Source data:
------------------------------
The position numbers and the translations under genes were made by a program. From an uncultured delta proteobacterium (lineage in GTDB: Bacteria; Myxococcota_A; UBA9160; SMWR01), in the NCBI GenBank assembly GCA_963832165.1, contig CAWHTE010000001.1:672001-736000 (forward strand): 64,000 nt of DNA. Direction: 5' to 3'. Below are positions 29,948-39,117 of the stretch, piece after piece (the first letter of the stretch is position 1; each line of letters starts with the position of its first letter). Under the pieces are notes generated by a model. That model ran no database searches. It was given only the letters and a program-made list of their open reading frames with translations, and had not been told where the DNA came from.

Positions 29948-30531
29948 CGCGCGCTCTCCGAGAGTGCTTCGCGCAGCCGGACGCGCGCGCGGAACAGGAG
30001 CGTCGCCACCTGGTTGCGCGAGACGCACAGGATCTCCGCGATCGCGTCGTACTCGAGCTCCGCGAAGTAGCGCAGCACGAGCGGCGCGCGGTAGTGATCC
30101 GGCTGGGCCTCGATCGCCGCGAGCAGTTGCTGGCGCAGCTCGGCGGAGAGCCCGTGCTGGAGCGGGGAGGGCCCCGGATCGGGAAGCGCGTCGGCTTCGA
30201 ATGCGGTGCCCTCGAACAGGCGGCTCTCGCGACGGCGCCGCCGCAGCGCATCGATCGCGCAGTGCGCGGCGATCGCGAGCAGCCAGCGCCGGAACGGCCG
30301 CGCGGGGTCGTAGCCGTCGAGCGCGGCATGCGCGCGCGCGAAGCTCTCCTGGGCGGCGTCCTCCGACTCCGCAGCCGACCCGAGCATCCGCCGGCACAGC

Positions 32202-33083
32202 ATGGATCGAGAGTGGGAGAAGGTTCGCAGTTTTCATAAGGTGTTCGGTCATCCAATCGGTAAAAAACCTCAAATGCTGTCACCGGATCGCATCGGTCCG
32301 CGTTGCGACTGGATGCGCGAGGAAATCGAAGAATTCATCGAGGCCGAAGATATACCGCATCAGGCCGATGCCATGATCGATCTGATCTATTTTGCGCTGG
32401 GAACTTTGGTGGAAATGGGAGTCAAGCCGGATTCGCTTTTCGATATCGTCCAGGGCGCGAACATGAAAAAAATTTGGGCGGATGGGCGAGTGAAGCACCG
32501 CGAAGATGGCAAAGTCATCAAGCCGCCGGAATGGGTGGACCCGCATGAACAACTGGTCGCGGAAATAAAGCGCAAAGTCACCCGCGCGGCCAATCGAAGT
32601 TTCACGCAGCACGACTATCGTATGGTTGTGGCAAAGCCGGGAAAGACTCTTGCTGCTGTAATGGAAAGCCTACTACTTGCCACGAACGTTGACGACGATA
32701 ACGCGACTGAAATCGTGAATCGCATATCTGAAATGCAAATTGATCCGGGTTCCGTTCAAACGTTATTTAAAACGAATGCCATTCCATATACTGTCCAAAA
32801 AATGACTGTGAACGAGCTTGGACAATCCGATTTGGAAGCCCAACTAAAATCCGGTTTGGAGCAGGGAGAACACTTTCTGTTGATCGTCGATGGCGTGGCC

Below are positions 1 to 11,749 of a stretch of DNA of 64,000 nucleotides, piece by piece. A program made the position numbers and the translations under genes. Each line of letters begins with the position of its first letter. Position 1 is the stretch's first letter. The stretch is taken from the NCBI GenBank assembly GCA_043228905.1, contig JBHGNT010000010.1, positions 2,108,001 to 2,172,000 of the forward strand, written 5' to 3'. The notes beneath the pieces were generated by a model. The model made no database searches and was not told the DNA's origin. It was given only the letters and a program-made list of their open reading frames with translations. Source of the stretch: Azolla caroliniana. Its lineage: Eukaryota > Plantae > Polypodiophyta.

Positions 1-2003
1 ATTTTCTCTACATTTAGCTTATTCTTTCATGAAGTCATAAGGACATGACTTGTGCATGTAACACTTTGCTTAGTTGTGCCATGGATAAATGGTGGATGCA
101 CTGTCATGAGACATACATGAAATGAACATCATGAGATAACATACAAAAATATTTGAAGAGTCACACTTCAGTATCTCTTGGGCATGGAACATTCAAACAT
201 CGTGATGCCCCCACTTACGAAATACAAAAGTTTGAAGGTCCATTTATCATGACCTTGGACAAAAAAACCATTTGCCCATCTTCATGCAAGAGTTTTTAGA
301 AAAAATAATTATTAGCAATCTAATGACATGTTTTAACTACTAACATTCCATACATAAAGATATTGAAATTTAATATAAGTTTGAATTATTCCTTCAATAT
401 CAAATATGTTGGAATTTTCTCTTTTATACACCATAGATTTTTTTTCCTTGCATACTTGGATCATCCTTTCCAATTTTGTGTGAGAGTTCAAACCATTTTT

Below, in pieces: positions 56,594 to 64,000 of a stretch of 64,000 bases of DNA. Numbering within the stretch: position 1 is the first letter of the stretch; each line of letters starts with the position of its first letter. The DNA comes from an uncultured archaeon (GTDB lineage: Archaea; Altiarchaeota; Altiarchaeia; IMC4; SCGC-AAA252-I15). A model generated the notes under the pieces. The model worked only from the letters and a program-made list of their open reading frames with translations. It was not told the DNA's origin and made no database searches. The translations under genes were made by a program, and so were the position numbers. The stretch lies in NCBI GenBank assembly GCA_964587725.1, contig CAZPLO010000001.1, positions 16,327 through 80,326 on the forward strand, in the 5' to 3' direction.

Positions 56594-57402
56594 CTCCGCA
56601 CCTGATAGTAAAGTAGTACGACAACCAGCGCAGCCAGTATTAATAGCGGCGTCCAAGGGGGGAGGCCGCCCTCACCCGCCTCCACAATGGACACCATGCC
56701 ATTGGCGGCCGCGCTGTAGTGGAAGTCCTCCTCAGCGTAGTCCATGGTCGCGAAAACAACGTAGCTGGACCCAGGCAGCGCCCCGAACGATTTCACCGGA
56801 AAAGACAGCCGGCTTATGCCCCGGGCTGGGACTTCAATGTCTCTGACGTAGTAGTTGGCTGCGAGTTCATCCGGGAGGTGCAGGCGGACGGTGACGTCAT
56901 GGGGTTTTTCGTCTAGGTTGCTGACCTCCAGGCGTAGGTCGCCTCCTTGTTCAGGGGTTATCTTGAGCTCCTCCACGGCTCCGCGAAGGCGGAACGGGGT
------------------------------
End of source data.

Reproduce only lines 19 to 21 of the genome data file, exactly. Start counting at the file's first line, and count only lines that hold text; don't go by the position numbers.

101 CTGTCATGAGACATACATGAAATGAACATCATGAGATAACATACAAAAATATTTGAAGAGTCACACTTCAGTATCTCTTGGGCATGGAACATTCAAACAT
201 CGTGATGCCCCCACTTACGAAATACAAAAGTTTGAAGGTCCATTTATCATGACCTTGGACAAAAAAACCATTTGCCCATCTTCATGCAAGAGTTTTTAGA
301 AAAAATAATTATTAGCAATCTAATGACATGTTTTAACTACTAACATTCCATACATAAAGATATTGAAATTTAATATAAGTTTGAATTATTCCTTCAATAT